Huawei has finally gone on the record about a ban on its use of Android, but the company’s long-term strategy on mobile still remains unclear. In an effort to appease its worried customer base, the embattled Chinese company said today that it will continue to provide security updates and after-sales support to its existing lineup of smartphones, but it’s what the company didn’t say that will spark concerns. Huawei was unable to make guarantees about whether existing customers will continue to receive Android software updates, while its statement is bereft of any mention of whether future phones will ship with the current flavor of Android or something else.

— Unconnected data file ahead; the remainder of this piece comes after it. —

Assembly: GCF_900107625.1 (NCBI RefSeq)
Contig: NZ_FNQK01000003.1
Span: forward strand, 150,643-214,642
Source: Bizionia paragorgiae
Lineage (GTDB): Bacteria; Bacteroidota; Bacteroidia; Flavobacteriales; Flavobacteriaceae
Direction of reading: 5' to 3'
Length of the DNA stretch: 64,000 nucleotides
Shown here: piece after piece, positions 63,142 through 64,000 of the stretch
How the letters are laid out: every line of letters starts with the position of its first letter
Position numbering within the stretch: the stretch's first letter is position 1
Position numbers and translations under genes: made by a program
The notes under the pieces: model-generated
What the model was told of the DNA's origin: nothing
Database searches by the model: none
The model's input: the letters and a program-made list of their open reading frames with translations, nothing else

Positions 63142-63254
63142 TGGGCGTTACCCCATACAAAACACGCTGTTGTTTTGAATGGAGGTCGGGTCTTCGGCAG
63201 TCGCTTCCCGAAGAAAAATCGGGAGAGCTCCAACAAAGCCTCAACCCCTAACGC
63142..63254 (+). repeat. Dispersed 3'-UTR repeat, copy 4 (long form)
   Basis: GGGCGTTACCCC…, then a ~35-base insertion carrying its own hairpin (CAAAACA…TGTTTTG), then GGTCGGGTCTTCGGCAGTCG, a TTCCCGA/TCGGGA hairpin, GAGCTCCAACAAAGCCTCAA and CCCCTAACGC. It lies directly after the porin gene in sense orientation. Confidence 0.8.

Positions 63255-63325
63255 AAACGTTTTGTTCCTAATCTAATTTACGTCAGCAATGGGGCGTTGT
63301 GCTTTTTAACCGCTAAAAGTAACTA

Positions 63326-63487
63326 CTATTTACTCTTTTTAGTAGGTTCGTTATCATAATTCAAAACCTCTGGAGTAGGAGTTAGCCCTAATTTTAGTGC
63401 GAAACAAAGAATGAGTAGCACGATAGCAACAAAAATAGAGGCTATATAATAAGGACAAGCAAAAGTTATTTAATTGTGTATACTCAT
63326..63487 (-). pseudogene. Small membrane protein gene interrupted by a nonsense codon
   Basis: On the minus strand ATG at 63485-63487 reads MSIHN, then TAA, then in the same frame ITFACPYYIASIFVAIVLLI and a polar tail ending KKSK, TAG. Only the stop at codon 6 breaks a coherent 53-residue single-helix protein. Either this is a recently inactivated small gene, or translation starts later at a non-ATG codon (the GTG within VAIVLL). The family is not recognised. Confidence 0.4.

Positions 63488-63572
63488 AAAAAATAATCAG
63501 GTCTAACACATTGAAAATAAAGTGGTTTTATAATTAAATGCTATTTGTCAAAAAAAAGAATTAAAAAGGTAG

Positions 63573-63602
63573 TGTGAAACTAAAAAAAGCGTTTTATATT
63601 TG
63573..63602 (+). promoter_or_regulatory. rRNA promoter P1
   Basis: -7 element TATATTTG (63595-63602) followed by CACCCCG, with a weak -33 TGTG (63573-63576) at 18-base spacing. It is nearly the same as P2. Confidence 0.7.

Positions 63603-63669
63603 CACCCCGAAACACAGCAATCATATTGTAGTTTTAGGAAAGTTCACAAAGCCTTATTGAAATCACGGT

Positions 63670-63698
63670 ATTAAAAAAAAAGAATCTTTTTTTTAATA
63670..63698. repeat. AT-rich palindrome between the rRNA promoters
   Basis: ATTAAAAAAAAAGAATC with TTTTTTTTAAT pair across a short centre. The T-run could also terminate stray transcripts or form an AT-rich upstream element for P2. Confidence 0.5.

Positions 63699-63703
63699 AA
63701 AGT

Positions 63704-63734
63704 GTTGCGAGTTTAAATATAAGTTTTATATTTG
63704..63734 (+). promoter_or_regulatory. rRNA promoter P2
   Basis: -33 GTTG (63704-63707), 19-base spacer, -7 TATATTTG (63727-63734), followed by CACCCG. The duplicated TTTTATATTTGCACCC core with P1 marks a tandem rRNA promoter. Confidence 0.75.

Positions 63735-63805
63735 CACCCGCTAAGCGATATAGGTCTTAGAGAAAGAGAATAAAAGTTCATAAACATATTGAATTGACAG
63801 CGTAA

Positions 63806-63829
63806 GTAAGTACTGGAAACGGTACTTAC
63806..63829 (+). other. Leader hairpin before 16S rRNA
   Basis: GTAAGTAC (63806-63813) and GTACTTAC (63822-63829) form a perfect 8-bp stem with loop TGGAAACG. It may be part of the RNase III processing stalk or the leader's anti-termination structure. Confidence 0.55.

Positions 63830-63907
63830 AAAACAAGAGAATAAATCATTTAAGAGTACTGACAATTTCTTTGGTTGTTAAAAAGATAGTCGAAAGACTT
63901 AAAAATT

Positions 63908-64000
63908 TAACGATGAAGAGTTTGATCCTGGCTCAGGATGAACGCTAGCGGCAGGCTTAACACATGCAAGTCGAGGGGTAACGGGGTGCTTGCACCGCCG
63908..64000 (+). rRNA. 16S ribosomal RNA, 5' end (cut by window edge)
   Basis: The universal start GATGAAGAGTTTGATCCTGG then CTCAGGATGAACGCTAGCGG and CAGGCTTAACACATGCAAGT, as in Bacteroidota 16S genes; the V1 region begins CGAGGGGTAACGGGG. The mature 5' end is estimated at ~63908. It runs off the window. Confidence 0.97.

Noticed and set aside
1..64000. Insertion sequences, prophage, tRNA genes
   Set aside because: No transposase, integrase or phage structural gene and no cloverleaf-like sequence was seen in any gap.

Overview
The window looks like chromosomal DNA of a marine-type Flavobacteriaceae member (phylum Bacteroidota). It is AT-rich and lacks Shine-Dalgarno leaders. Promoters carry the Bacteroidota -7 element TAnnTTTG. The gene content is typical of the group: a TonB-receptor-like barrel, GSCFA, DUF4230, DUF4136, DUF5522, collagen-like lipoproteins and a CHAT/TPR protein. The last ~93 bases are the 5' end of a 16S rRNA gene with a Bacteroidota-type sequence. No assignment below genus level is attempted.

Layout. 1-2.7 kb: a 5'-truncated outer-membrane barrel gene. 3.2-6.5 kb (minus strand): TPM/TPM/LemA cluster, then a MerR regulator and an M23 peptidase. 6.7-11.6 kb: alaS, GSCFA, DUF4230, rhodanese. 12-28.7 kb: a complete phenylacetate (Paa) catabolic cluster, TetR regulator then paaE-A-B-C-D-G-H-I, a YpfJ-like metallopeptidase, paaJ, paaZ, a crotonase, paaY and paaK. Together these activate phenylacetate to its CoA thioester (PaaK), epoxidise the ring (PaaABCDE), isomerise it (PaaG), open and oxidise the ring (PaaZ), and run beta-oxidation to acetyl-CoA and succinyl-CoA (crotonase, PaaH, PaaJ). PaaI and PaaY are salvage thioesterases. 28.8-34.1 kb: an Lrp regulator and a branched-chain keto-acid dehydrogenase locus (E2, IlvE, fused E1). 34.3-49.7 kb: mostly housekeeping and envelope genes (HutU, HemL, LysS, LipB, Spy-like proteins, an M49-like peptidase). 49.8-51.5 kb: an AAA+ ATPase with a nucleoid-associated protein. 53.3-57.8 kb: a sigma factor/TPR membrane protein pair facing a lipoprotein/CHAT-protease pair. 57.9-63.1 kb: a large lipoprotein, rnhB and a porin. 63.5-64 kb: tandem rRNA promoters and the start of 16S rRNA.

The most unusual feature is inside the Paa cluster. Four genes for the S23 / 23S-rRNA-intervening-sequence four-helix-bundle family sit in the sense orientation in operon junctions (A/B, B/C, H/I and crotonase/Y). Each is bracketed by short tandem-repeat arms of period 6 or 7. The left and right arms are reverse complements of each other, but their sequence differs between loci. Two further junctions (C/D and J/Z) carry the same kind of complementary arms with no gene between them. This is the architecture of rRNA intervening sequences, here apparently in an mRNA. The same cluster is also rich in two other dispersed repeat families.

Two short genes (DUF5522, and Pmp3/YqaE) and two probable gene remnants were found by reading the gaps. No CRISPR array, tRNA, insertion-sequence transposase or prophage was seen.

The people at privacy-focused browser, Brave, have criticised an industry proposal it says would make it easier for websites to identify a browser using a passive, cookie-less technique called fingerprinting. Called HTTP Client Hints, the proposal provides a standard way for a web server to ask a browser for information about itself. It comes from the Internet Engineering Task Force (IETF). This organization works with industry members to create voluntary standards for internet protocols, and it has a lot of power. It standardized TCP and HTTP, two of the internet’s foundational protocols. HTTP already offers a technique called proactive negotiation, which lets a server ask a browser about itself. This technique makes the browser describe its capabilities every time it sends a request, though. That takes too much bandwidth, says the IETF.